- There is a relationship involving collaboration with one another while performing their contractual obligations
- The spirits and objectives of the parties to a contract are such that they are incapable of being ‘expressed exhaustively’ in a written contract
- Parties repose trust and confidence in one another, but it’s different to trust and confidence in fiduciary relationships
- A contract with a ‘high degree of communication, co-operation, and mutual trust and loyalty
- A significant financial commitment or investment by at least one party
- The relationship between parties is exclusive.
What is the scope of the duty?
The scope of the duty of good faith required is “one where parties must refrain from conduct which in the relevant context would be regarded as commercially unacceptable by reasonable and honest people”. The issue that could arise from this definition is that it’s too subjective, as what I deem ‘commercially unacceptable’ may differ to you, and there’s still a sense of uncertainty of how this will be implemented in practice. Parties to a relational contract should always err on the side of caution, by factoring into their contracts an agreed framework of practices and protocols, which should always be adhered to, before taking steps where any party is adversely impacted as the SPM’s in this case.
There are many critics who argue that the types of companies entering into relational contracts are well-advised, with teams of lawyers supporting them carefully throughout the process of enshrining their relationship into a detailed contract, running in to thousands and thousands of pages. It doesn’t appear fair then for common law to step in, with additional set of obligations? It can be argued that the characteristics highlighted by HHJ Mr Justice Fraser are found even in contracts which are not ‘relational’, due to the sheer nature of the transaction agreed between parties. However, there is an escape for the equivalent transactional contracts, as the identification process is fact-specific, and companies are able to include specific express terms to prevent duty of good faith from being implied into their contract.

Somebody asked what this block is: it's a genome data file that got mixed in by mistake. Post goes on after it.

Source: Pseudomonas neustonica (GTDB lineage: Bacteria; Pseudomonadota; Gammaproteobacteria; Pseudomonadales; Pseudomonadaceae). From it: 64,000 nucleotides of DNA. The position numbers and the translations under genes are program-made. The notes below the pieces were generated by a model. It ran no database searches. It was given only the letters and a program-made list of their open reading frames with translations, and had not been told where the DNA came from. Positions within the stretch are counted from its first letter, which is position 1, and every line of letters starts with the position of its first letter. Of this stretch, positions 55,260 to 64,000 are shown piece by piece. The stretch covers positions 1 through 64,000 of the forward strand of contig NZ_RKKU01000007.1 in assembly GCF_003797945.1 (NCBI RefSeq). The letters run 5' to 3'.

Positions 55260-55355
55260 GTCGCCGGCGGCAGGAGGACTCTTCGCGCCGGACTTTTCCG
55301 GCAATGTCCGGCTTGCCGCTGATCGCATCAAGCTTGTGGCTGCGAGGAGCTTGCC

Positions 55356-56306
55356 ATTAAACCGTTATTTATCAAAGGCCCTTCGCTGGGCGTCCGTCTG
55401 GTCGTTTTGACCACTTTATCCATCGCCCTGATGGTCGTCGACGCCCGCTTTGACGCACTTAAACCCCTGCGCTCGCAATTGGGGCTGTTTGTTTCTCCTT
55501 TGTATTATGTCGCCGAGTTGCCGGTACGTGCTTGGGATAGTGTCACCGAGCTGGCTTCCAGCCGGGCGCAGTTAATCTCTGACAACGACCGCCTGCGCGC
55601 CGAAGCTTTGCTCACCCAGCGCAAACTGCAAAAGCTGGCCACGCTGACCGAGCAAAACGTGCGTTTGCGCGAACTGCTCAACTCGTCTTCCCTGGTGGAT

Some of the contract types that could be affected include Joint venture contracts, long-term gas supply contracts, technology collaborations, outsourcing agreements, and long-term sub-contracting arrangements. Parties will need to be careful that they don’t exceed their end of the bargain, beyond one which they foresee. They should also consider how the contract either excludes the duty of good faith very specifically, or makes it subject to them by defining and agreeing a clear framework of practices and protocols, from the start to the end of the contract.
If you are a business who has been adversely affected by the Coronavirus Outbreak, please do have a look at our articles focusing on the different types of economic relief you could apply for.
Disclaimer: This is a blogging forum tasked with the responsibility of simplifying law, it does not intend for its content to constitute or be used as legal advice